"Anubis" isn't the actual deity's name. Despite being know as such today, "Anubis" is the name the Greek gave to this psychopomp, who was known in Egypt as "Inpou" (a word meaning "young dog" or "young being"). [4] The god is usually represented as a black canine, or a man with a black canine head. While in popular culture this animal is considered a jackal, in truth it seems it was rather a representation of a type of wild, feral dog close to wolves and jackals (or, according to more modern researches, of an Egyptian wolf). The black coloration of Anubis was a reference to the tar used in the mummification process [5]. Wolves and wild dogs were often found in the desertic surroundings of the necropolis, feeding of the carrions, thus the Egyptians turned them into divinities protecting the dead. There were many of those canine death gods, such as Oupouaout in Assiout or Khentamentiou in Abydos, but they all stayed minor and local gods, overshadowed and then assimilated by the very popular Anubis, who was worshipped in all the main religious centers of Egypt, from Thebes to Memphis. Numerous clues seem to indicate that Anubis used to be the god of the Egyptian afterlife and the ruler of the dead before the rise in popularity of Osiris in the Middle Kingdom, such as representations of him with the sekhem scepter, or the flagellum, a symbol of authority. Due to being the one tasked with opening the gates of the Underworld, he was also often seen with a key (in his hand in humanoid form, around his neck in canine shape). [6]. When it became a common practice to associate each god with a wife and a child to create a divine trinity, Anubis was considered to be the husband of the goddess Anput, a female counterpart of Anubis, and the serpent-goddess Kebechet, embodiment of the embalming liquid.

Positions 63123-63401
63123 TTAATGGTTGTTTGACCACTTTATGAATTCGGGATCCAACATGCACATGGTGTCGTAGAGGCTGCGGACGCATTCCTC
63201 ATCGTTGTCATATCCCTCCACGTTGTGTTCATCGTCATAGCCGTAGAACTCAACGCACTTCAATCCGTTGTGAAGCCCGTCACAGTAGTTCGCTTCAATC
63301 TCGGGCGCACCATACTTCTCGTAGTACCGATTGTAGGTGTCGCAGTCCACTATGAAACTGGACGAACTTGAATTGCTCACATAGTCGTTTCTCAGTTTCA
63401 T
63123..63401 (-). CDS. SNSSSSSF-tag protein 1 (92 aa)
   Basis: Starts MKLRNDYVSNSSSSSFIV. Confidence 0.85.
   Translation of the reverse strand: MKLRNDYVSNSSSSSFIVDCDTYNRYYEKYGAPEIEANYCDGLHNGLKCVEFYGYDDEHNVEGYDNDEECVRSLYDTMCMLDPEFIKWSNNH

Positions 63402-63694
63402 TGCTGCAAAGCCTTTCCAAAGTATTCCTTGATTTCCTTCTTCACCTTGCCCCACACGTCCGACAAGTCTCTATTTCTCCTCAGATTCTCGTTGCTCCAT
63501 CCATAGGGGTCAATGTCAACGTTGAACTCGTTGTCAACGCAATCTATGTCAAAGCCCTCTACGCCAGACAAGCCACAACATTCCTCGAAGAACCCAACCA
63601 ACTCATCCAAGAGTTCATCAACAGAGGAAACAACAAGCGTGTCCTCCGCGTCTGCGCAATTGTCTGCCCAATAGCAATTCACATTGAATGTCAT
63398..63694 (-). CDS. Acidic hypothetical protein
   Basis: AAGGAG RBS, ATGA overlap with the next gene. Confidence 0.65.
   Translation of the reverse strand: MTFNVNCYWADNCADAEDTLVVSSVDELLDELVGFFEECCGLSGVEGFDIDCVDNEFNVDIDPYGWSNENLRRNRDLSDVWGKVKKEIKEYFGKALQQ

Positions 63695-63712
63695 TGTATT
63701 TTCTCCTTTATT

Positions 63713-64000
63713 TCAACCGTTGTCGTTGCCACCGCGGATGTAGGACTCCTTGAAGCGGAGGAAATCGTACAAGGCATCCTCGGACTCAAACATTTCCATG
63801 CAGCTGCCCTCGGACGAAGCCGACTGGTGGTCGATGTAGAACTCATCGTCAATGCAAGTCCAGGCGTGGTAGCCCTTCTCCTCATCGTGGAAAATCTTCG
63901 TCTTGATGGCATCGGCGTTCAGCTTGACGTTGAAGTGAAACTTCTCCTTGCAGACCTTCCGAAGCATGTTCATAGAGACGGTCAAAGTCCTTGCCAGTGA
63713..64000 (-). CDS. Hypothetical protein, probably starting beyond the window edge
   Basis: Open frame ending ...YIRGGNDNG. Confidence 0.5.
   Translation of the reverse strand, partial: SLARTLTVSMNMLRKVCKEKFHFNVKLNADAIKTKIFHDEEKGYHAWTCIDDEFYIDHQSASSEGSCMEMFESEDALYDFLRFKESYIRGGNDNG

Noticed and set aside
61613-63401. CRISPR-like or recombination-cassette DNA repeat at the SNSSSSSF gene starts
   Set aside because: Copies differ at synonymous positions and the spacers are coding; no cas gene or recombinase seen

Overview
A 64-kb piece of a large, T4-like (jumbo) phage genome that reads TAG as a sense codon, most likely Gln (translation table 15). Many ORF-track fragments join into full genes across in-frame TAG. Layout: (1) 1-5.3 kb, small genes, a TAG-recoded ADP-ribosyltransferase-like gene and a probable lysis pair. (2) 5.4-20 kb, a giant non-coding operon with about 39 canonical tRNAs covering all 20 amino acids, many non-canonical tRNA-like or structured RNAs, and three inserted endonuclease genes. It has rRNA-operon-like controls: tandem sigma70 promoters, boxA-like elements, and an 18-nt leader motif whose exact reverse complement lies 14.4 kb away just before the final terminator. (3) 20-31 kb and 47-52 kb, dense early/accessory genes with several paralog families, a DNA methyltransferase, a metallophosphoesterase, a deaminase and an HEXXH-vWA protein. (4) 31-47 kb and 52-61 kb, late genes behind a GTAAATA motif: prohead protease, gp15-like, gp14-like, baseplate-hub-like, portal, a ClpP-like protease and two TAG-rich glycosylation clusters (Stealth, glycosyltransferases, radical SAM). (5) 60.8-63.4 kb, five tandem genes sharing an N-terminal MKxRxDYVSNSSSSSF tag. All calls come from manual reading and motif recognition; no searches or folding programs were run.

His main sanctuary (and probably where his worship started) was in the city of Assiout, later renamed by the Greeks Cynopolis, "the city of dogs". During the Ptolemaic period, during which Egypt became an Hellenistic kingdom, Anubis was associated with the Greek psychopomp god Hermes, becoming the god Hermanubis. He was also associated with other Greek concepts such as the Sirius star, the Hades and Cerberus.

Anubis regained a fame through popular culture, being misidentified as a sinister and evil god of death in medias such as video games, television series, movies or cartoons. [7].

Notes and trivia[]

  • Black Phoenix Alchemy Lab created a perfume oil based on Mr. Jacquel for their line "American Gods". It is described as: Golden amber, hyssop, North African patchouli, and embalming spices.


  1. The Egyptian Mythology, by Aude Gros de Beler
  2. The Egyptian Mythology, by Aude Gros de Beler
  3. Gods of Egypt, by Sylvie Albou-Tabart
  4. Gods of Egypt, by Sylvie Albou-Tabart
  5. "Atlas of Mythology" Encyclopedia, directed by Eric Mathivet
  6. "Atlas of Mythology" Encyclopedia, direct by Eric Mathivet